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The Prevalence Of Atheism/Religious Skepticism In Rock Music In 2013

November 7th, 2013 10:47pm EST | Brent Faulkner By: Brent Faulkner
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Black Sabbath: 13Let me first state that I have no agenda with this feature, none in the least. My goal is to present some examples of atheism within popular music in 2013. Why? Because it is interesting how artists include their various beliefs and philosophies within their music. It is even more interesting in some cases where references to atheism and religious skepticism aren’t necessarily overt in the forefront. Again, there is no Christian, agnostic, or atheistic agenda. None. NADA! Now with that off my chest and “all minds and hearts clear…”

Atheism (and agnosticism as well) in popular music, particularly rock and roll music definitely isn’t ‘brand new’. That said, the prevalence of religious skepticism in 2013 seems to be in resurgence. Numerous songs and albums have questioned the church, Christianity, and God/God’s existence you might say. I have highlighted a few notable examples that come to mind.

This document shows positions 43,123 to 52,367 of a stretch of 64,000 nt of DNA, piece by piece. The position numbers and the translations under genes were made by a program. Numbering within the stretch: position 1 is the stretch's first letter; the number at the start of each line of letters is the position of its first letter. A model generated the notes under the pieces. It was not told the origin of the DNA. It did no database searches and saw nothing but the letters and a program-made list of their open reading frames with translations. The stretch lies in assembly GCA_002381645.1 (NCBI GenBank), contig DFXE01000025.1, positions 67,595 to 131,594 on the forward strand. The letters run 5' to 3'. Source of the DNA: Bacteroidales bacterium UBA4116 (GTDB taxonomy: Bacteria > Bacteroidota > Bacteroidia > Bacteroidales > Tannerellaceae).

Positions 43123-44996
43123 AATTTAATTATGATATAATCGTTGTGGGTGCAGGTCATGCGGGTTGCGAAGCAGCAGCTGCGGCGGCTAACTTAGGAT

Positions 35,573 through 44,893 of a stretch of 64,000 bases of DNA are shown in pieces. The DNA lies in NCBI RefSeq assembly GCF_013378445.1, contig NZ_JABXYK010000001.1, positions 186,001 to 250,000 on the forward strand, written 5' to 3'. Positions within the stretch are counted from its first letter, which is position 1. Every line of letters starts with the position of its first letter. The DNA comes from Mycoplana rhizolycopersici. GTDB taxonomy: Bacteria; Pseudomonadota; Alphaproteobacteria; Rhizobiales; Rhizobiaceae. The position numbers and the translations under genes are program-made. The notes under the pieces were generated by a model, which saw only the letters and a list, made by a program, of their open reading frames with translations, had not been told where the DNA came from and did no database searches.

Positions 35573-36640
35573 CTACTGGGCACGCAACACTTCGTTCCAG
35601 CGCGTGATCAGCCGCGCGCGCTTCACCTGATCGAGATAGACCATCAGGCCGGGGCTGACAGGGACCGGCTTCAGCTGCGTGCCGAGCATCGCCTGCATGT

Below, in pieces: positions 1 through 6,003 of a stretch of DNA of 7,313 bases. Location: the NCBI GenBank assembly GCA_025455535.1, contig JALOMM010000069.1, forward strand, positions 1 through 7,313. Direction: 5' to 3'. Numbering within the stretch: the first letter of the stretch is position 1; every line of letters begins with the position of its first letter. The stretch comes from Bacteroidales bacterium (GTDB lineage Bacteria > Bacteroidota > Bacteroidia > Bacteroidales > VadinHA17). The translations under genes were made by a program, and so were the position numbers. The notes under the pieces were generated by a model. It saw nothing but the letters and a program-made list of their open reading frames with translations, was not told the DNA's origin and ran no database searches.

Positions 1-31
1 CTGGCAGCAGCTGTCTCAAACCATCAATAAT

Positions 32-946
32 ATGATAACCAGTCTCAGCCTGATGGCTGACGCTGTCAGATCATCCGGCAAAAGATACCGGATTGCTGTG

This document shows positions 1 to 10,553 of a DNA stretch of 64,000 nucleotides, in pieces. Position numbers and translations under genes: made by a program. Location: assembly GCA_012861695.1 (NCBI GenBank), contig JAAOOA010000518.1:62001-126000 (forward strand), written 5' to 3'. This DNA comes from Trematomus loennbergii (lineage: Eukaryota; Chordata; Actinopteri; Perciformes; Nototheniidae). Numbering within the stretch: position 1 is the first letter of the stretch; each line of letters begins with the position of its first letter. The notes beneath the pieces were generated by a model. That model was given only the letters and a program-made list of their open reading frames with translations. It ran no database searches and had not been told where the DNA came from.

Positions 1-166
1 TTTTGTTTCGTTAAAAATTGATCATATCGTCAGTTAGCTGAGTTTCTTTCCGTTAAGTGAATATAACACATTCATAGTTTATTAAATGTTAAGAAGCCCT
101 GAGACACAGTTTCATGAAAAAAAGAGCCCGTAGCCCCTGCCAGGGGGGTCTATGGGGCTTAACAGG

1 - Black Sabbath: 13

“God Is Dead?”, “Age of Reason”, “Live Forever”, “Damaged Soul”, and “Dear Father

Boy, oh boy. Who better to highlight the skepticism of God’s existence than Black Sabbath, right? The Brit-metal band’s first album with Ozzy in 35 years definitely had the critics and fans onboard; it debuted at number one on the Billboard Albums Chart. I was onboard too, as I couldn’t resist a little Ozzy Osbourne in my life. Would my pastor be proud? Yeah, probably not. In the intro of my review of 13, I wrote this:

Oh and back to the whole ‘Satanism’ thing, Ozzy and company may not embrace Satanism per se, but raise enough criticism about ‘God’ himself (“God is Dead?” and “Dear Father”). Atheistic themes might tick some off, but the flip side of that is, you know what your getting into with a band named Black Sabbath, right? Right.

So yeah, it’s no hot spot for the extremely devout. The whole album definitely seems more hellish than celestial.

Of the biggest question mark of God’s existence, “God Is Dead?”, I penned: